Obaro Ejimiwe, aka Ghostpoet, laughs when he remembers how Gilles Peterson “took a risk on a random maverick” back in 2010 by signing him to the Radio 1 DJ’s Brownswood imprint. Within a year, that risk paid off: Ghostpoet’s debut album, Peanut Butter Blues & Melancholy Jam, marked him out as one of the most distinct, uncategorisable and forward-thinking voices to emerge in British music this decade, and it was rewarded with a surprise Mercury Prize nomination in 2011. It was a sudden rise for a man who for whom news of a record deal came in the same week that he was made redundant from his office job in insurance.
Two years on, having moved on from Brownswood to [PIAS], Ghostpoet’s creativity has blossomed even more. On his second album, Some Say I So I Say Light, he pushes even further in all directions than on Peanut Butter Blues, mixing the abstract and the concrete with uncanny skill.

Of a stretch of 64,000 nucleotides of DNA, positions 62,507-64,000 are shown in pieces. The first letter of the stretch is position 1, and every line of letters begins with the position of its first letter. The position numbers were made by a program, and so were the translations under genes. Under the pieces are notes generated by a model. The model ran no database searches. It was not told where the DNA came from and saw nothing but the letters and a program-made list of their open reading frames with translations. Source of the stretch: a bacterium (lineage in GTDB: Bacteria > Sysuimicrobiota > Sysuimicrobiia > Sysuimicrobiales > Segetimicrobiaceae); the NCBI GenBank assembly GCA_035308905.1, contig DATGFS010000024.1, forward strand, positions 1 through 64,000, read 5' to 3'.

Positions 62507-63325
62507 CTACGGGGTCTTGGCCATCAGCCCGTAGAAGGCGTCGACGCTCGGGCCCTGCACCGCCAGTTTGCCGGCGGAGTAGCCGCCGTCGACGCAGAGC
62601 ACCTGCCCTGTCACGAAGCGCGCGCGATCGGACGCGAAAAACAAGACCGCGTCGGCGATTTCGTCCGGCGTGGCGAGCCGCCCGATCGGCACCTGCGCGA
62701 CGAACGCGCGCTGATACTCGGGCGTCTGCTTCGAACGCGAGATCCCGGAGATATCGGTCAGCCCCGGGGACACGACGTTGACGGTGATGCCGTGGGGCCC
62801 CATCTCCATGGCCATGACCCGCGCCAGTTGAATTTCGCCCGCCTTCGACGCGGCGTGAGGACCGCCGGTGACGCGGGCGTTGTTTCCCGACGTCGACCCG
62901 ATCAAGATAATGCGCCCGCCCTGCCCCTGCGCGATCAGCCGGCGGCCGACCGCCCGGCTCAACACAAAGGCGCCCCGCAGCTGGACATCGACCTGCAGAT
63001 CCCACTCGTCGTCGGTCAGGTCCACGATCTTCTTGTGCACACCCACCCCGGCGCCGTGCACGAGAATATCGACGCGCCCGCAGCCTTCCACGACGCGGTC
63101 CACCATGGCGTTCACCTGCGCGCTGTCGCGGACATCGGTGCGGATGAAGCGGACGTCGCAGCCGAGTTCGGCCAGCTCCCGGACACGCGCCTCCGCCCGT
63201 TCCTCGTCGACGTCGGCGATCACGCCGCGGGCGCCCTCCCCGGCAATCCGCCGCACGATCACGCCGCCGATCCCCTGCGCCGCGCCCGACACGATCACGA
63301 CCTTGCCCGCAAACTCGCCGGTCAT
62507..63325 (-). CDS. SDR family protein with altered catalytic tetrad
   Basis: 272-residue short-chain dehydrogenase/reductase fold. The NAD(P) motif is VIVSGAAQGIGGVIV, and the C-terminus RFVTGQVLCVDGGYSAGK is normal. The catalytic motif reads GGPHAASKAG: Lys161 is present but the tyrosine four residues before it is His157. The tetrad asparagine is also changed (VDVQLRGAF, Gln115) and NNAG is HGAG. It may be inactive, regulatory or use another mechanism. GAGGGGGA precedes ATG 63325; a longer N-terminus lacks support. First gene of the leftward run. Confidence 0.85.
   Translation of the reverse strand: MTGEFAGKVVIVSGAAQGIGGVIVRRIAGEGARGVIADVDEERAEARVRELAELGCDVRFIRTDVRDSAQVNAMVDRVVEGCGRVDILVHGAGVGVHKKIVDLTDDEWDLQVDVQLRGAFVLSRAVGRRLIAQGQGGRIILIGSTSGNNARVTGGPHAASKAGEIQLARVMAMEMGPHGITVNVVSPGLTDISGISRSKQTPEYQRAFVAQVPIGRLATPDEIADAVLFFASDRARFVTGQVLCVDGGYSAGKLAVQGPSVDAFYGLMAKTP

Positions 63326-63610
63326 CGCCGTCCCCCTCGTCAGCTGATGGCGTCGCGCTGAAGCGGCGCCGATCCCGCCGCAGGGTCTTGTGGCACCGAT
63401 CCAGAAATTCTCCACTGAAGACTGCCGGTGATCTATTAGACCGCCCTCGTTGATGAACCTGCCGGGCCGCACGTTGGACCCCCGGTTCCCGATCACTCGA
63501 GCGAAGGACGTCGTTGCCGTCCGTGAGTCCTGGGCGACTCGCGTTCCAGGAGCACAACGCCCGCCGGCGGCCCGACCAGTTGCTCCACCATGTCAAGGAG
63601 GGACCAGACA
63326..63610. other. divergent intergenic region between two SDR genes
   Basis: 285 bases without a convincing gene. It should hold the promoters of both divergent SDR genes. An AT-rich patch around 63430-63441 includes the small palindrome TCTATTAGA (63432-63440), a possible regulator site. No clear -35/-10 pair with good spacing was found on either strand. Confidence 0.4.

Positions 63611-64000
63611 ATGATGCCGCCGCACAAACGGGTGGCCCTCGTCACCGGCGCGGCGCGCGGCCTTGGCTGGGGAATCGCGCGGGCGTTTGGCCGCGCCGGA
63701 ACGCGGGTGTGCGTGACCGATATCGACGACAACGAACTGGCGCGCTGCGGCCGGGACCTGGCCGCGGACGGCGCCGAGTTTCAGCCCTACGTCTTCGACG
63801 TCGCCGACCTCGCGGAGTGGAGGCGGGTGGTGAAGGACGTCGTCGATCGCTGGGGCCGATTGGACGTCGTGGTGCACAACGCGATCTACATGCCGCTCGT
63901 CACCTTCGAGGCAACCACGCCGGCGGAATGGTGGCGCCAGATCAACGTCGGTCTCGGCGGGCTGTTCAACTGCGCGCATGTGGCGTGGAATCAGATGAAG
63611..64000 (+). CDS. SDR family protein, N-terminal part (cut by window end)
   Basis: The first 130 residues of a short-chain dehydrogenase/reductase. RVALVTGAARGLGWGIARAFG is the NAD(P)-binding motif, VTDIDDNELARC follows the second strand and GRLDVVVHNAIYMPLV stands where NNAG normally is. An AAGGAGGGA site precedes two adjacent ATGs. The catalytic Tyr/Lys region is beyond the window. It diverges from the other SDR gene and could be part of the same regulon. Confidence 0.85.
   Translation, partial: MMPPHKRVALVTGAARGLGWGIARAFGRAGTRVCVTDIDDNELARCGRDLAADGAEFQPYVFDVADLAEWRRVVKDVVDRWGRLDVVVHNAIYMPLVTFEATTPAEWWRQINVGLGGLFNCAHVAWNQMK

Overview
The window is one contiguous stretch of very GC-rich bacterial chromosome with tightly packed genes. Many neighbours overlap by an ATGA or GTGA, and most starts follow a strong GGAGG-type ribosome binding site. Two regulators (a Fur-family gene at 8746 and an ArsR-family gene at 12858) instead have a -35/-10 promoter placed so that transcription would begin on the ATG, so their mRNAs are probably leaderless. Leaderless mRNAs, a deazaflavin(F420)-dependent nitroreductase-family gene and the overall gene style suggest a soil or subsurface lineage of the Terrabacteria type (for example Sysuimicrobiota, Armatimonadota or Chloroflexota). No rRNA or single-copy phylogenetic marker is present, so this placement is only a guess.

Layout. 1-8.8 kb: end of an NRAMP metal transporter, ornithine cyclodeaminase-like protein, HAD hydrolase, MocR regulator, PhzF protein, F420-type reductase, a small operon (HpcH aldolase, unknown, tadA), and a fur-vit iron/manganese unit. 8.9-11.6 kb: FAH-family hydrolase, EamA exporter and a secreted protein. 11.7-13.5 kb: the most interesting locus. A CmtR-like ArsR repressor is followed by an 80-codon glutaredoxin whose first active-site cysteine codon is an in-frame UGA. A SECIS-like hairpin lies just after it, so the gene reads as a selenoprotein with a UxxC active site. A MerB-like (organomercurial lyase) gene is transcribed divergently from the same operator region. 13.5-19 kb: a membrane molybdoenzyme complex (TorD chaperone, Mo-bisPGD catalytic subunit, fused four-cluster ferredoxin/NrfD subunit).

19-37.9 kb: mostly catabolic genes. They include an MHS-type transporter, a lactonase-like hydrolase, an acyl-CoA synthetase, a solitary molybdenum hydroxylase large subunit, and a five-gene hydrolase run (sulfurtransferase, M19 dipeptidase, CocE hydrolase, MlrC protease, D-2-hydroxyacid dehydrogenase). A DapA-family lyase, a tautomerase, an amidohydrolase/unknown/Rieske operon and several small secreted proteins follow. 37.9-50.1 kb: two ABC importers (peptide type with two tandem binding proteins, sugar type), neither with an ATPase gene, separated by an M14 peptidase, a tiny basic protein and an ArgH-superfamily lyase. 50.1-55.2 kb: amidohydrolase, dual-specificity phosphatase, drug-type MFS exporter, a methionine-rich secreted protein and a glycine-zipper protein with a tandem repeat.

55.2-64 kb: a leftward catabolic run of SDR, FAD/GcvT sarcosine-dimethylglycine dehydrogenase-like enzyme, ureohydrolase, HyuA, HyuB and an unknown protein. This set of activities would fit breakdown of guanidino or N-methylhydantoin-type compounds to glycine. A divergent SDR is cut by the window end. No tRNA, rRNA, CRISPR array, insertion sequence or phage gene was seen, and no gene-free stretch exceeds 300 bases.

Ghostpoet attributes the album’s experimental bent to the change in his recording situation. Whereas Peanut Butter Blues was entirely self-produced on a computer in Ghostpoet’s bedroom, Some Say I So I Say Light is a studio-based work co-produced with the talented Richard Formby (Wild Beasts, Darkstar, Egyptian Hip-Hop). The mood of Some Say I So I Say Light was also influenced by Ghostpoet’s personal circumstances. “I was in a bit of a dark place for a while,” he admits. “Everything I was making was moody and dark – lyrically as well.
The past year has also seen Ghostpoet gain a DJ gig on the NTS radio station that he describes as a “refreshing” opportunity to switch off from the day job. Through this – and his series of mixtapes, uploaded to Soundcloud – he revels in his love of sharing new discoveries. Scrolling through the music on his phone, it’s clear that Ghostpoet has a voracious and wide-ranging musical appetite: he praises everything from psychedelic rock band Gentle Giant to Beth Gibbons’ bleak folk album with Rustin Man, via John Coltrane, Serge Gainsbourg, Don Cherry, Caribou and Terry Callier. It’s telling that he gravitates towards one-of-a-kind auteurs who create their own musical worlds. As he puts it, “It works on a subconscious level rather than direct influences. It’s a reminder that I have to stick to my guns creatively.” On his second album, Ghostpoet has done just that.